MATURING IN FAITH
Light of True Light, draw me to You. May I glow with the joy of Your salvation, which is the light of the world.
Read GENESIS 21:22–34
The Treaty at Beersheba
22 At that time Abimelek and Phicol the commander of his forces said to Abraham, “God is with you in everything you do. 23 Now swear to me here before God that you will not deal falsely with me or my children or my descendants. Show to me and the country where you now reside as a foreigner the same kindness I have shown to you.”
24 Abraham said, “I swear it.”
25 Then Abraham complained to Abimelek about a well of water that Abimelek’s servants had seized. 26 But Abimelek said, “I don’t know who has done this. You did not tell me, and I heard about it only today.”
27 So Abraham brought sheep and cattle and gave them to Abimelek, and the two men made a treaty. 28 Abraham set apart seven ewe lambs from the flock, 29 and Abimelek asked Abraham, “What is the meaning of these seven ewe lambs you have set apart by themselves?”
30 He replied, “Accept these seven lambs from my hand as a witness that I dug this well.”
31 So that place was called Beersheba,[a] because the two men swore an oath there.
32 After the treaty had been made at Beersheba, Abimelek and Phicol the commander of his forces returned to the land of the Philistines. 33 Abraham planted a tamarisk tree in Beersheba, and there he called on the name of the Lord, the Eternal God. 34 And Abraham stayed in the land of the Philistines for a long time.
- Genesis 21:31 Beersheba can mean well of seven and well of the oath.
New International Version (NIV)Holy Bible, New International Version®, NIV® Copyright ©1973, 1978, 1984, 2011 by Biblica, Inc.® Used by permission. All rights reserved worldwide.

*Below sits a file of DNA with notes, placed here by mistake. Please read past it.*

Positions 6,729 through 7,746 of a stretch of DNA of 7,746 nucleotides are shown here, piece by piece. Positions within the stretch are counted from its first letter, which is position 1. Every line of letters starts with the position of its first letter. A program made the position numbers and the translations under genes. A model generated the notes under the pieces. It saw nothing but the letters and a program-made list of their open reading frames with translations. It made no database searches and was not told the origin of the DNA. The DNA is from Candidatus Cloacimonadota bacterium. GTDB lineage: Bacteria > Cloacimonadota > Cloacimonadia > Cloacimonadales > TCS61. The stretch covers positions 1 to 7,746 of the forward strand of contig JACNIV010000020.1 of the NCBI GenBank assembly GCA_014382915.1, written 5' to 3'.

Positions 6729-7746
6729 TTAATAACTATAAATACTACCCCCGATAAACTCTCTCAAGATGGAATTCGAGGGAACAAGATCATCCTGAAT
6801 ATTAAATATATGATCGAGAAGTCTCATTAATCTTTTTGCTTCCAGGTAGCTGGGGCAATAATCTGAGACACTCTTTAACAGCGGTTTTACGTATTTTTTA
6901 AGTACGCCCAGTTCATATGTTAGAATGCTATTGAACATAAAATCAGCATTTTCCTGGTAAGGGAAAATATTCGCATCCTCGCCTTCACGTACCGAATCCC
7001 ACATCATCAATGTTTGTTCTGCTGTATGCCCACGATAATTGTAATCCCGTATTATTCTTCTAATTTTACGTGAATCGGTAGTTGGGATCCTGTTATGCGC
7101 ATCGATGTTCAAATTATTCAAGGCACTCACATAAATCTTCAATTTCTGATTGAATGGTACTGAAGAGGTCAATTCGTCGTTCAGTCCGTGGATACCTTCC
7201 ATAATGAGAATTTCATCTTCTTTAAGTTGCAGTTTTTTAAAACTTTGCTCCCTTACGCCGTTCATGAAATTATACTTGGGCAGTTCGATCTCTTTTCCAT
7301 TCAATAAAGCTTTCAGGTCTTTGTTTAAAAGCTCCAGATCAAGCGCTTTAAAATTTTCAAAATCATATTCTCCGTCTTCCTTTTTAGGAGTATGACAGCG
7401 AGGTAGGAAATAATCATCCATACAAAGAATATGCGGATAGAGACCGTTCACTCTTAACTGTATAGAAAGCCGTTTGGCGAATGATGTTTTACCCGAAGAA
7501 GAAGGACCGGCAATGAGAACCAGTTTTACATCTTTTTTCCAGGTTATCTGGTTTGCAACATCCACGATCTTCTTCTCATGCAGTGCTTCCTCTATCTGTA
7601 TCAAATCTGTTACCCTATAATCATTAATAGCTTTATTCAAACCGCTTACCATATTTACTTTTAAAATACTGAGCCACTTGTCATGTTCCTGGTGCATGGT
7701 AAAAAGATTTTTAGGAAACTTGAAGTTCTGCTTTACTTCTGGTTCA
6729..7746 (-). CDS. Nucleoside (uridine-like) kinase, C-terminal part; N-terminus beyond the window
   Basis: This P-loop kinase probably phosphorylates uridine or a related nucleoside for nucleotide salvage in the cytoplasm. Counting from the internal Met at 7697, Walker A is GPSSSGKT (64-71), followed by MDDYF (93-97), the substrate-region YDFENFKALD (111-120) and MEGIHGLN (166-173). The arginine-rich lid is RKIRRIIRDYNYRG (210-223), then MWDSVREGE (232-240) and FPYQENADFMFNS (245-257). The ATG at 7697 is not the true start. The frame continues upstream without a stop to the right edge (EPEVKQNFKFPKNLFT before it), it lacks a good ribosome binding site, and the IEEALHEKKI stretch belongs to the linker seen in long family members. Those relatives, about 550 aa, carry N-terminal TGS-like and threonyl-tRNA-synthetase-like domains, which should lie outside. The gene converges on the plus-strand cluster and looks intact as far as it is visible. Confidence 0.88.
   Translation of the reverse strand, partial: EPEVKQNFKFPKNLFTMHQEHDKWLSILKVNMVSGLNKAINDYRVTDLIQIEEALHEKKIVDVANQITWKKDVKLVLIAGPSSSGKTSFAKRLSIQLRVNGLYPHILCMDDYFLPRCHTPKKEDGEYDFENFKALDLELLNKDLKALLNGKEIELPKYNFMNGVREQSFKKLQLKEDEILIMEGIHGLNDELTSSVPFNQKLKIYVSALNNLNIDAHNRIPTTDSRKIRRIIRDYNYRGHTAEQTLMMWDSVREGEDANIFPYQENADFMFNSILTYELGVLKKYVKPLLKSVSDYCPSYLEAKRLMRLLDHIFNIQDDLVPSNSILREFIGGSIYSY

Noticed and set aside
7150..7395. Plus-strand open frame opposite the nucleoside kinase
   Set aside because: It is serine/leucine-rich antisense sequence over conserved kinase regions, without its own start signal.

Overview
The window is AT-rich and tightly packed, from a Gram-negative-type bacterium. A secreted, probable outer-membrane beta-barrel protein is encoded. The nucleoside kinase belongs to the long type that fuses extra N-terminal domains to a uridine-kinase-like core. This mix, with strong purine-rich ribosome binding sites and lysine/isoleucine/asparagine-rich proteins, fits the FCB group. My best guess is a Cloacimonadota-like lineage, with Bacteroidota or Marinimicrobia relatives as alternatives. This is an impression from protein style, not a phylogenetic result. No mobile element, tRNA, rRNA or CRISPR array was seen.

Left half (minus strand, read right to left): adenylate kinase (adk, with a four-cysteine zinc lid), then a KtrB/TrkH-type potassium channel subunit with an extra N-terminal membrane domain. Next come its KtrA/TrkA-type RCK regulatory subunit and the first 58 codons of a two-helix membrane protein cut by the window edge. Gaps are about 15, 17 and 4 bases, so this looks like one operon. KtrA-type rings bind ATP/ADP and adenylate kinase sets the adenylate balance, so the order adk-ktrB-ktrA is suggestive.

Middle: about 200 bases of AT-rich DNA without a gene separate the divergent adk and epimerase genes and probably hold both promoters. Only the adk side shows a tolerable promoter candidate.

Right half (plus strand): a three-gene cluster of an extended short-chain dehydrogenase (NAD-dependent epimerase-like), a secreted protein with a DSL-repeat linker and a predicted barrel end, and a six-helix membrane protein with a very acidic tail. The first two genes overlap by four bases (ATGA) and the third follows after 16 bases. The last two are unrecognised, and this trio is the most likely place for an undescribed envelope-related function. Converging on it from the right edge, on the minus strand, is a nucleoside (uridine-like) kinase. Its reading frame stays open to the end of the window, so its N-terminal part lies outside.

Worship God for His devotion to you as you journey in your Christian faith. Thank Him that His devotion is not dependent on what you do, but on who He is.
Entering into a partnership or covenant with a person whom you have previously wronged may appear foolhardy. Yet Abraham demonstrates the integrity of the peacemaker in performing such an act. Abimelek recognizes that God’s favor rests upon Abraham (22). It is on that basis that he asks Abraham to make an oath of fair play – and Abraham agrees. Abraham also explains that Abimelek’s servants have wronged him. Nevertheless, Abraham wants to be a blessing to Abimelek and he makes peace with him. Abraham’s response to Abimelek is not a case of keeping peace, or peace at any price. Rather, it is a case of making peace with Abimelek in God’s name and living in peace with him despite past incidents. God is pleased when we make peace with others, regardless of who is right or wrong.1
As Abraham journeys with God, a more thoughtful man is beginning to emerge. With a maturity exceeding that in previous encounters, Abraham does not retaliate by insisting that Abimelek should have known what his servants were doing. He displays exceeding generosity in giving Abimelek sheep, oxen, and lambs as he and Abimelek make a covenant together (vs 28–31). This is another test, stretching Abraham beyond previous encounters – all junctures of learning and preparation preceding the biggest test of his faith, which is yet to come. What can we learn from the complex character and nature of Abraham with his flaws? Resisting the temptation to retaliate in verbal self-defense or refutation could be what is needed to be the peacemaker in a challeng-ing situation or encounter, even if, as per Abraham, we may be culpable in some way. We are not defined by the challenging situations or people that we encounter, but by our responses to them.
Father, help me in my journey of faith to recognize that my responses to people and situations can help me to grow in Christlikeness.
Thank You, Father, for Your forgiveness, wisdom, power, and love. May these gifts be actualized in my life.
1 Matt 5:9